Tim Blair takes umbrage at a claim by Michael Gawenda that most Americans are creationists and also at my suggestion (put forward as a “fun factoid”), that “The great majority of climate change sceptics, globally speaking, are also creationistsâ€?.
I’ll leave it to Tim Lambert to deal with Blair’s numbers. Meanwhile, what interests me is why Blair apparently regards “creationist” as an insult, a point raised rather plaintively by one of his commenters. As this Gallup poll report shows, the only groups in the US to show majority agreement with the proposition “Darwin’s Theory of Evolution Is a Scientific Theory Well Supported by the Evidence” are
* Those with postgraduate education (65 per cent)
* Liberals (56 per cent)
* College Graduates (52 per cent)
By contrast, only 29 per cent of Republicans and 26 per cent of conservatives believe evolution is well supported by the evidence. Surely Blair is not suggesting that there is an important issue on which pointy-headed academic types, and, worse still, liberals are correct, while right-thinking conservative Americans are wrong.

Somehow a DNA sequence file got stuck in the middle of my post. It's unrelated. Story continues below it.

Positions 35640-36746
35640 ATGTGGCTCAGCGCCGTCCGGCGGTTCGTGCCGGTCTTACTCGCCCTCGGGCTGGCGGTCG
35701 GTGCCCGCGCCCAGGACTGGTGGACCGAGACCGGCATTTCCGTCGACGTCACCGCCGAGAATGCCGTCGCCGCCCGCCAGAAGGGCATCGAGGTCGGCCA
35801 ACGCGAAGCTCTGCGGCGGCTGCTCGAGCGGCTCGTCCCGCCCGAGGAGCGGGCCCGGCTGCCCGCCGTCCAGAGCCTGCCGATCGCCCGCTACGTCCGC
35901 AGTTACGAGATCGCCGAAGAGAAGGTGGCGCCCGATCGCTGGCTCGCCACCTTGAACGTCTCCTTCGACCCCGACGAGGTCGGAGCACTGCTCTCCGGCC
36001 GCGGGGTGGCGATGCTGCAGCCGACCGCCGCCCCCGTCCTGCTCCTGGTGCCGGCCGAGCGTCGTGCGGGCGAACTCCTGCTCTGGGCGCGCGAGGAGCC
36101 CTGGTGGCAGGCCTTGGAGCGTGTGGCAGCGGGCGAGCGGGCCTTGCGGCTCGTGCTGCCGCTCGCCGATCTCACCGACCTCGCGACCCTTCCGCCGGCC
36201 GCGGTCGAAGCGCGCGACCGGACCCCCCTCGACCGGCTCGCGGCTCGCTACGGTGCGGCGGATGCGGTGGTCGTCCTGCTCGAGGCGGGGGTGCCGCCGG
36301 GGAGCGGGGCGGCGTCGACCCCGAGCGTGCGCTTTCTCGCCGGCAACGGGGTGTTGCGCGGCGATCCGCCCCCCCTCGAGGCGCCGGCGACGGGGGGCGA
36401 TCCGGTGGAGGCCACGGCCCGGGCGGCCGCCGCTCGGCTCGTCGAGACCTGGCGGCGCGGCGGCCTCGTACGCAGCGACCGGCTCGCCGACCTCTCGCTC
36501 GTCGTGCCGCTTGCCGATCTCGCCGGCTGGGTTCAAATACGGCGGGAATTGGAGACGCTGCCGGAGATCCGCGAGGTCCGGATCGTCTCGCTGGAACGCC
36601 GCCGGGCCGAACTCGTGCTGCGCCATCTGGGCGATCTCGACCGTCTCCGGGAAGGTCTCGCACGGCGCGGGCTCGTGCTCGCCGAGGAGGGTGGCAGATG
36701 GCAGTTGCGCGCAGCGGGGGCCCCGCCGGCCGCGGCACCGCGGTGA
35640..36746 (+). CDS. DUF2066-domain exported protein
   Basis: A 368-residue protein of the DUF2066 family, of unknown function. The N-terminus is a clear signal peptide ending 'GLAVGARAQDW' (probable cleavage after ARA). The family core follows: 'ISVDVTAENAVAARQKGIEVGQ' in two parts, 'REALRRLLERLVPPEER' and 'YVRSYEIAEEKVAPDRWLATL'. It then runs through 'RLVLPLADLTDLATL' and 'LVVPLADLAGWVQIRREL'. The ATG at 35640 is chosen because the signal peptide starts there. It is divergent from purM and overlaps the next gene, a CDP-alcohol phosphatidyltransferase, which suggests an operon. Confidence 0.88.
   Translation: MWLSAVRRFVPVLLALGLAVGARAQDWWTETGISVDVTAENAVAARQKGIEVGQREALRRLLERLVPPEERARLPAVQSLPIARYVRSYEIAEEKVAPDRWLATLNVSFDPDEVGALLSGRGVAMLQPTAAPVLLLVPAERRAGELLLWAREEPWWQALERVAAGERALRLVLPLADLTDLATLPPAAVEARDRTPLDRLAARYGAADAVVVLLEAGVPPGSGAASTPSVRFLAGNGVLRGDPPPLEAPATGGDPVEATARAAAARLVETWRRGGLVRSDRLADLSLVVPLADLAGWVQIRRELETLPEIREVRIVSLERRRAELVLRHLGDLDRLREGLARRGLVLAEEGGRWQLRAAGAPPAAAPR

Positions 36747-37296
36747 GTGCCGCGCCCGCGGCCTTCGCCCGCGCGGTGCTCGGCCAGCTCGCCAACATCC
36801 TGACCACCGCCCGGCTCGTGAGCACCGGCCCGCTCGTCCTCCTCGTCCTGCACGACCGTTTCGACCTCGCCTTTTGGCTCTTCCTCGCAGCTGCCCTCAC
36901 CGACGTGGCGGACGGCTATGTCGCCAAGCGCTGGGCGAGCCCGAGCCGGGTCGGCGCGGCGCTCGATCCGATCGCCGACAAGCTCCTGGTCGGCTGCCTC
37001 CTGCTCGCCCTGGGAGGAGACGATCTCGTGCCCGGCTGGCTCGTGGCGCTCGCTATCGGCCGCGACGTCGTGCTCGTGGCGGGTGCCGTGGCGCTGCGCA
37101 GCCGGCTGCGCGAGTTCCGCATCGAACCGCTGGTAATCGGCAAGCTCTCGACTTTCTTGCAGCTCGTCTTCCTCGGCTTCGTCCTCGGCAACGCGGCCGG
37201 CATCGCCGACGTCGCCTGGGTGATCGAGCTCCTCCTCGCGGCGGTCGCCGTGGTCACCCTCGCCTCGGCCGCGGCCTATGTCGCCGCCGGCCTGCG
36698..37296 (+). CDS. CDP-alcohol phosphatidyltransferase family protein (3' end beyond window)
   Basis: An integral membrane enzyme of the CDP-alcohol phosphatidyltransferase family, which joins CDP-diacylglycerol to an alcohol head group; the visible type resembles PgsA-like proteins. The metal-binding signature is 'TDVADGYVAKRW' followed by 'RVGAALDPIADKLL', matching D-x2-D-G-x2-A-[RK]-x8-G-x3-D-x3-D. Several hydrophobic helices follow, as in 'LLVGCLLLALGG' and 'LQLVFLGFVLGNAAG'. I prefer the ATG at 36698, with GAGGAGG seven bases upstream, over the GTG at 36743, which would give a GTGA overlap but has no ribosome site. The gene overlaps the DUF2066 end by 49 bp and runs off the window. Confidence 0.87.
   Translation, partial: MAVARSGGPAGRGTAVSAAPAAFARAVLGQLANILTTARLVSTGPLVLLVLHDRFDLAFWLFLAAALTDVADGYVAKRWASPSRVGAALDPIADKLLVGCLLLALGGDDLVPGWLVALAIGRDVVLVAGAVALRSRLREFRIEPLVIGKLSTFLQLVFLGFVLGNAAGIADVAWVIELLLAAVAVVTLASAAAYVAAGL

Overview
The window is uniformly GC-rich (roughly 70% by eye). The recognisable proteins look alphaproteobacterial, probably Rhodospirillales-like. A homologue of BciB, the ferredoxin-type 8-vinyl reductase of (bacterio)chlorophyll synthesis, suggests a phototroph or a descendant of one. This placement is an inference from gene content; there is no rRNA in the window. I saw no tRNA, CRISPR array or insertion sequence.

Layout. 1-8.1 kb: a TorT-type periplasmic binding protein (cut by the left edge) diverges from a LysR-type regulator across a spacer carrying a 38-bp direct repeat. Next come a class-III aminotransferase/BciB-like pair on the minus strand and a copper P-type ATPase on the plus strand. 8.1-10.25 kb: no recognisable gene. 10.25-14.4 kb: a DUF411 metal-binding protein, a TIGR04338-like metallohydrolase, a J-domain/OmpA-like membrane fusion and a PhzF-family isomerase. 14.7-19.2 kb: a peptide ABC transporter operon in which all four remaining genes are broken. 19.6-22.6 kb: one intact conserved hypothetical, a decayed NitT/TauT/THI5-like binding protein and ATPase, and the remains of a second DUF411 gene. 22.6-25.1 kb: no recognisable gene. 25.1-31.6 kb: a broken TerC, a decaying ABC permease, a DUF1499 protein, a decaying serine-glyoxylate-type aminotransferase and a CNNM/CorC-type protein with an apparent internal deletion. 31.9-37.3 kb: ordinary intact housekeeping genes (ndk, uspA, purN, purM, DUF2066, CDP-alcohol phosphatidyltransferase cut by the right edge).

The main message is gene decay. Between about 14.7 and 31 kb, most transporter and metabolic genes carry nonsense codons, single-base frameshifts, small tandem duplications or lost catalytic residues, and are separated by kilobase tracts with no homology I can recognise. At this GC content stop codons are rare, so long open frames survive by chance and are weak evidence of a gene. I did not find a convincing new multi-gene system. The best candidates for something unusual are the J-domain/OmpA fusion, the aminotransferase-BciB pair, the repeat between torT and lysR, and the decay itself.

Of course, the liberals are right about evolution. But they’re also right about global warming. The evidence for and against the global warming hypothesis is much the same as the evidence for and against evolution (not quite as overwhelming, but more than enough for anyone who takes scientific evidence seriously). In favour of both hypotheses are the conclusions of the vast majority of scientific studies of the subject and the professional opinion of virtually all independent experts; against are the claims of a handful of qualified scientists (mostly with an obvious conflict of interest), and the fervent wish of large numbers of people to believe the opposite of what science says on the topic.
And far more damage is being done by interest groups denying the reality of climate change than by religious groups denying evolution. It’s the creationists and not the global warming contrarians who ought to be worried here.